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Alabama Amazon warehouse gets another chance to vote on unionizing

MARY LOUISE KELLY, HOST:

Let's turn to some big news for labor organizing today. Workers at an Amazon warehouse in Alabama are getting another chance to form a union. A federal labor official has approved a new union vote at the warehouse outside of Birmingham. In a previous vote, workers overwhelmingly rejected forming a union. We should note that Amazon is among NPR's recent sponsors. NPR's Alina Selyukh joins us now.

Hey, Alina.

ALINA SELYUKH, BYLINE: Hello, hello.

KELLY: So why? Why is there going to be a revote?

SELYUKH: So back in the spring, when the union push failed at the warehouse in Bessemer, Ala., the organizing group called the Retail, Wholesale and Department Store Union challenged the election results. The union argued Amazon cast undue influence over the vote. The union accused Amazon of intimidating workers and illegally swaying them toward rejecting unionization, all of which Amazon denied. But now we have a regional director for the National Labor Relations Board who is siding with the union, which is a huge victory for the organizers.

KELLY: And when you say the union was accusing Amazon of intimidating workers, how so? Can you give more detail?

SELYUKH: There were a variety of accusations. A key one had to do with a mailbox that Amazon had asked the Postal Service to install. The vote on unionization was held by mail because of the pandemic, of course, and Amazon had facilitated this mailbox to be set up right outside the warehouse. And it was under an Amazon-branded tent. The company argued that it was for convenience, but workers testified to federal officials that they felt intimidated. They felt surveilled - regional director has now ruled that that mailbox did create a perception that it was Amazon who controlled the casting of the ballots rather than the federal officials, which was a, quote, "calculated attempt to influence the vote."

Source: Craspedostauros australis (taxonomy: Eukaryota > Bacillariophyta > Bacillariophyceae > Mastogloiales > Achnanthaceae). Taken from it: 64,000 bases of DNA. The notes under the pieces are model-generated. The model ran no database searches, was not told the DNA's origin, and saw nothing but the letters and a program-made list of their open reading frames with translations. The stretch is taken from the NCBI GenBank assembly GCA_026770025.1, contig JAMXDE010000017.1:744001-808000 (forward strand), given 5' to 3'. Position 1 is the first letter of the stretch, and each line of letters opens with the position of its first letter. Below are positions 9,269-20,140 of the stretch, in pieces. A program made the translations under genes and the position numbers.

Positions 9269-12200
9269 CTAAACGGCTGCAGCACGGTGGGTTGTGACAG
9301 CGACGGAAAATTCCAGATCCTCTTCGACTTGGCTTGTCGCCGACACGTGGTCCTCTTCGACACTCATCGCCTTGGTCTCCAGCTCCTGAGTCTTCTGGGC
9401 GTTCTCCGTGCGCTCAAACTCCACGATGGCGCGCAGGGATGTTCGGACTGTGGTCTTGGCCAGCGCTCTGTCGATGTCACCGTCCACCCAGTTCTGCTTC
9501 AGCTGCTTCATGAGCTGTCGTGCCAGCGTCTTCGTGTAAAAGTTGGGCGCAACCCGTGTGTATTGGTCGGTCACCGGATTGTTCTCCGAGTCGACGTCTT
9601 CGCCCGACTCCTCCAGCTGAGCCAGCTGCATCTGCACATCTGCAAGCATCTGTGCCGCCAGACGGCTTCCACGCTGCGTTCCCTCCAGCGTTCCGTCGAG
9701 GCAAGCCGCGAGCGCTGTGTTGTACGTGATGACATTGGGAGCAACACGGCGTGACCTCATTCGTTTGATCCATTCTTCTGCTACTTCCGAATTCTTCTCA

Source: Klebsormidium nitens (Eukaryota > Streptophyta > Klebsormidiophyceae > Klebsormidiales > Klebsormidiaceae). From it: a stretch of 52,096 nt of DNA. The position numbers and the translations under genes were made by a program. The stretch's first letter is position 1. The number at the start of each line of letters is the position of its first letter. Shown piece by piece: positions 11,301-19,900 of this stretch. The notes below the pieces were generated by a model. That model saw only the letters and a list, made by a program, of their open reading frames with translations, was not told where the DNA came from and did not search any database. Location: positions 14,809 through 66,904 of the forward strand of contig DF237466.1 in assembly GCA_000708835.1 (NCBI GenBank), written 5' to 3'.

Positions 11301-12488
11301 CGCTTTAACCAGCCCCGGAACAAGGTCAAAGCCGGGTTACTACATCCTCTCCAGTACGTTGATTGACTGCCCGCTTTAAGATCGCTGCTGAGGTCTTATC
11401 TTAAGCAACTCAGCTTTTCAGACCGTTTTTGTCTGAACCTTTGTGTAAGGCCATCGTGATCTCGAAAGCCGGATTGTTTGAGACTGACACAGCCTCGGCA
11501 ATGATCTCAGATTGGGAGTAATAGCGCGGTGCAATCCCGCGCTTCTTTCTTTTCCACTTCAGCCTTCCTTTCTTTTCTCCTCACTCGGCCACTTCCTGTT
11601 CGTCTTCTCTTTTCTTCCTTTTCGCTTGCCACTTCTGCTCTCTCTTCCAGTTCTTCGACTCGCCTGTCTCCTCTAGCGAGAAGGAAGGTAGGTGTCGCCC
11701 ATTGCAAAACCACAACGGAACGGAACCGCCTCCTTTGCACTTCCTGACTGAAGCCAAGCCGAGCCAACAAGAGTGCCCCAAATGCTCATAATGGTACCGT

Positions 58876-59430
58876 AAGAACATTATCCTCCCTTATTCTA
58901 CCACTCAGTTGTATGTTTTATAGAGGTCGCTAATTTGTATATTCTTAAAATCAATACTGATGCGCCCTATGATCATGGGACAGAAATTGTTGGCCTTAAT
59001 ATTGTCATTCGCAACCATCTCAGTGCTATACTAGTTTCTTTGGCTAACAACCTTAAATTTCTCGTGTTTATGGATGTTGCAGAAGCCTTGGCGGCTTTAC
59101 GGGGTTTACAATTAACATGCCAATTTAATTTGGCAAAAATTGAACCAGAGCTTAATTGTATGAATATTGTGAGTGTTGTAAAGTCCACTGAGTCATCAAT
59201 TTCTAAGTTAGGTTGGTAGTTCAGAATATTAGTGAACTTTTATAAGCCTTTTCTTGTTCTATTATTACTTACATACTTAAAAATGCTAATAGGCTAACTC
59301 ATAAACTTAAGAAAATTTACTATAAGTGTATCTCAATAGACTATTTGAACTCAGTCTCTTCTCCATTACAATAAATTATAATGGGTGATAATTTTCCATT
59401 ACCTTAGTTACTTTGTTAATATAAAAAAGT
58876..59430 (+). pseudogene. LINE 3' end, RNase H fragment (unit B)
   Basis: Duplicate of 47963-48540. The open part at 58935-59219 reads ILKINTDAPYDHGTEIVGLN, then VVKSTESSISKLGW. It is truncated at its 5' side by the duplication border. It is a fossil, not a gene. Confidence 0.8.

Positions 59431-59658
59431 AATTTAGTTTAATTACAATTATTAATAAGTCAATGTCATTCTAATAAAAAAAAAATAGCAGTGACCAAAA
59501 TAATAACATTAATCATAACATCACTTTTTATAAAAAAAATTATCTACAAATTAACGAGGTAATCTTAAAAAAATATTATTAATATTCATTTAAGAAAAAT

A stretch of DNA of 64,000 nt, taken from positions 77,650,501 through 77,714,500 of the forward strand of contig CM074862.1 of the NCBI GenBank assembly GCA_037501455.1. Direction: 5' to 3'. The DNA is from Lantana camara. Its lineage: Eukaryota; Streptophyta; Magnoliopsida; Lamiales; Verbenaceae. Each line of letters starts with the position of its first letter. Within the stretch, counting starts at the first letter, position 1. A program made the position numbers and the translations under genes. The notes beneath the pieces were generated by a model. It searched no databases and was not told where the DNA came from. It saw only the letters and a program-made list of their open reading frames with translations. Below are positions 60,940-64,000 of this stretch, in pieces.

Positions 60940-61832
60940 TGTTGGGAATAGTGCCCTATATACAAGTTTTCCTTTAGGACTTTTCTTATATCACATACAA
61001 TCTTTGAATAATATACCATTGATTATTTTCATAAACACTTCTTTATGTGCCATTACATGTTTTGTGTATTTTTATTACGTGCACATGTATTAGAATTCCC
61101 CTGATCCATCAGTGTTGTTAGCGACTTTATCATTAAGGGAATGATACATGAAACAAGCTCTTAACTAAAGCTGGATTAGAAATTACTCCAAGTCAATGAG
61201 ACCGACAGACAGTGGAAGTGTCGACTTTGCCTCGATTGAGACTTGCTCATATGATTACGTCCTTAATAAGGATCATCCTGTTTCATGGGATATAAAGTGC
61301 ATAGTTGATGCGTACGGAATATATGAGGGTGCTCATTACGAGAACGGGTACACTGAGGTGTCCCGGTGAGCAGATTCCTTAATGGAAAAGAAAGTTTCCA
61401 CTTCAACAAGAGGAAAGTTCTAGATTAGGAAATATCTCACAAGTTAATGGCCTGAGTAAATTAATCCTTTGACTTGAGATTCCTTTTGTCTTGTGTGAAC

KELLY: I do need to note here, Amazon has fended off all unionization efforts in the U.S. so far. Why would this be different?

SELYUKH: That's a huge question. That's kind of what Amazon actually said in a statement today, sort of arguing that unions are not right for its workers. The organizers, of course, are feeling victorious. They're feeling like they're pushing ahead to a new opportunity, a new chance. A few weeks ago, I talked to Perry Connolly, who is one of the pro-union workers at the Bessemer warehouse. He said he felt really positive about the second attempt

PERRY CONNOLLY: Only because a lot of the people that either didn't vote the first time or voted no the first time have said that they made a mistake, and they will vote the second time.

SELYUKH: Amazon is expected to appeal this call for a new election.

KELLY: And what would it mean for Amazon if this union drive succeeds?

SELYUKH: It would mean a huge deal. Unions have long waited for a breakthrough at Amazon. It's now the second largest private employer in the U.S., with almost a million workers. This comes at a time of a big groundswell of union activity. We've seen lots of strikes and walkouts in the past few months. A notable organizing drive is actually happening in upstate New York right now, where Starbucks workers are voting on a union. And at Amazon, the Bessemer facility would become the first unionized warehouse in the United States.

KELLY: In the United States - that's NPR's Alina Selyukh reporting. Transcript provided by NPR, Copyright NPR.

Alina Selyukh is a business correspondent at NPR, where she follows the path of the retail and tech industries, tracking how America's biggest companies are influencing the way we spend our time, money, and energy.